I found the original Easter Bunny, and his name is Warren Robinett. No, he’s not the big, white, thumpity, furry kind. Robinett, a video game designer, is credited with creating one of the first digital Easter eggs. In the digital world, an Easter egg is a hidden message snuck into a computer program, video game, or website where it shouldn’t be.
PLAY ALONG: Find our digital Easter egg! Here’s your challenge: Do some Internet sleuthing to figure out the city and state where Marketplace Tech host David Brancaccio was born. Then search for it on Marketplace.org and see what you find.
In 1979, Robinett secretly put his name in a room of the video game Adventure, which he developed for Atari. At the time, Atari had an anonymity policy where they didn’t publicly credit their video game designers.
“Atari had the power to keep my name off the box,” says Robinett, “but I had the power to put my name on the screen.”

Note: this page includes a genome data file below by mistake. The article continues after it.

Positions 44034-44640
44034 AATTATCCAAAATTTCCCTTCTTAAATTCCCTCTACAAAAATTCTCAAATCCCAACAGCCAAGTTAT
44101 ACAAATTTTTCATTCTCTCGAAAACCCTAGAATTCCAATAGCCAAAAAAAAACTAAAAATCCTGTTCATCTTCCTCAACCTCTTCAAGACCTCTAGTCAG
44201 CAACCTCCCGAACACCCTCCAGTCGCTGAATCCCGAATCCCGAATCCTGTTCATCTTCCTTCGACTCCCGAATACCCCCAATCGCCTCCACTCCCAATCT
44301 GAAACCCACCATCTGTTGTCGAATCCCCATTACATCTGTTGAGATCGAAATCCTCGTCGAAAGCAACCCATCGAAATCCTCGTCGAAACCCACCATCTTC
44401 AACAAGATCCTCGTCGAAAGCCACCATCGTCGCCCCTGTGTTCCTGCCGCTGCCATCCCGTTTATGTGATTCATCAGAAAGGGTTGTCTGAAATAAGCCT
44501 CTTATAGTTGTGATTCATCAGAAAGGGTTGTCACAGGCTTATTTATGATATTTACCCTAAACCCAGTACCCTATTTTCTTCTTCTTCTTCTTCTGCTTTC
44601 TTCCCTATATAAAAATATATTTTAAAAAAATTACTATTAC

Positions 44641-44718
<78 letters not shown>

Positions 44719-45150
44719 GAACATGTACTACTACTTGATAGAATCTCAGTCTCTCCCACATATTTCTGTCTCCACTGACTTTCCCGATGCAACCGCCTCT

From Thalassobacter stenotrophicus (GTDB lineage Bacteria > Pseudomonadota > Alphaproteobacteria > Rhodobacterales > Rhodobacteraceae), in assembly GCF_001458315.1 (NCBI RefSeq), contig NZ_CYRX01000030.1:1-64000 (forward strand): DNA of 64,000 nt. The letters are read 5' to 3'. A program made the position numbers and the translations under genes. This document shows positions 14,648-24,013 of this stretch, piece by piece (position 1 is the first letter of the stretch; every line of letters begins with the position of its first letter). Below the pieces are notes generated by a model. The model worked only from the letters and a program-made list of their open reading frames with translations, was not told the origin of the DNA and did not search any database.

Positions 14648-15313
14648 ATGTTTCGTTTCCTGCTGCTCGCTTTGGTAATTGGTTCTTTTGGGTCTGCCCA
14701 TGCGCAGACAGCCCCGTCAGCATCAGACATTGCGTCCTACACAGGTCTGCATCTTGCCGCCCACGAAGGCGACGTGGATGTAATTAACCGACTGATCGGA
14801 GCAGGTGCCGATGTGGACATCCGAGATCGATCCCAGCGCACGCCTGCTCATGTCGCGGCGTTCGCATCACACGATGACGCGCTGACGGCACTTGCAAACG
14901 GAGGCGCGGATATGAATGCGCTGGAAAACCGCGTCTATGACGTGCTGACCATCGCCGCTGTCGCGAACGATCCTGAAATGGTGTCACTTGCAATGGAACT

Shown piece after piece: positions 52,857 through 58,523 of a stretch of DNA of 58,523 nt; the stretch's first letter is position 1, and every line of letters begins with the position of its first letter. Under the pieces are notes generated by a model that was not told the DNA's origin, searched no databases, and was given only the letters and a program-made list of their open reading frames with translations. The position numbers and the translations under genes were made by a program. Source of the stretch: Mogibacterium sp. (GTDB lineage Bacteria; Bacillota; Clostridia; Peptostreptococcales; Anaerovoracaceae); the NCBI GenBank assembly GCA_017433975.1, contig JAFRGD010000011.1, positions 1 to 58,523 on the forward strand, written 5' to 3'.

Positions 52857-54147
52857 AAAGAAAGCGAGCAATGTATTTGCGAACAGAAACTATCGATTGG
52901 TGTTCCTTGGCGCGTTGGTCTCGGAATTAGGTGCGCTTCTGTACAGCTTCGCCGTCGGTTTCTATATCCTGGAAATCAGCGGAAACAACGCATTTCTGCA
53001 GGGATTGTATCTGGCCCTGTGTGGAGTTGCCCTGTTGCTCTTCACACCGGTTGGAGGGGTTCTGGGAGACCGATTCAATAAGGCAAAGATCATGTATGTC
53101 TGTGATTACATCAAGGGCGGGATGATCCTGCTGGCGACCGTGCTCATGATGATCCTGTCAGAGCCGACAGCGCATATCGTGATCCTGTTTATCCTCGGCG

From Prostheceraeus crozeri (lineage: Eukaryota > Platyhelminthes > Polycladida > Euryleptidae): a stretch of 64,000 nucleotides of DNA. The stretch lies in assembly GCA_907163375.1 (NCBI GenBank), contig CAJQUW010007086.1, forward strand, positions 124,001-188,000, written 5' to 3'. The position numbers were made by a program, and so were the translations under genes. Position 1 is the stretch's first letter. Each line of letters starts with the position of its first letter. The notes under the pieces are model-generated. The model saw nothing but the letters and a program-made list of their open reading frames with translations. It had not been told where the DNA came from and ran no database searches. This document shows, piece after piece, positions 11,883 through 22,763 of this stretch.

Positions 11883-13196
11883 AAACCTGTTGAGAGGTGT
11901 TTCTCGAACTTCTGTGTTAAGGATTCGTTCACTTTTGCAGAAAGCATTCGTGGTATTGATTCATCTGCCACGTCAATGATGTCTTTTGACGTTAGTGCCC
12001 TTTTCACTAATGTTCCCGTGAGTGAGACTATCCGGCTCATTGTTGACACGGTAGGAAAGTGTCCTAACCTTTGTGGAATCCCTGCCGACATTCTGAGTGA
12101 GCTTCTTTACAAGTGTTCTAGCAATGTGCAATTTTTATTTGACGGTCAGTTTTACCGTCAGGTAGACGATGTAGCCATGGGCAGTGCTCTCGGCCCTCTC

By the time a 15-year-old gamer in Salt Lake City discovered it and wrote in to tell Atari, thousands of copies had already shipped.
But bosses at Atari were amused and decided to leave Robinett’s secret signature in the game. They thought, “it’s kind of like searching for Easter eggs on Easter morning,” says Robinett.
And so the term was born. You can find tech Easter eggs all over now. Say you type the word “tilt” into Google Search — instead of just showing results for tilt, your computer window literally tilts.
“It’s something that’s clever and delightful and playful,” says Jon Wiley, lead designer for Google Search, “and also is kind of an in joke between the creator and the people who are using the software.” Wiley says they’ve been around since the company got started, and he doesn’t even know where to find them all.
“If you do a search for Lionel Richie, you get a little box that comes up for him, at the top of the box it says, ‘Hello is it me you’re looking for?”
Sullivan says these Easter eggs aren’t just for fun. And Linda Bustos, director of e-commerce research at Elastic Path Software, agrees.
“When someone finds one, they are pretty proud of themselves,” she says, “and sharing it through networks is how people start talking about that piece of content.”
According to Bustos, fans become bigger fans, customers get more loyal, and companies strengthen their brand. And in the tech world, branding can be worth a whole lot more than chocolate. It can mean gold.
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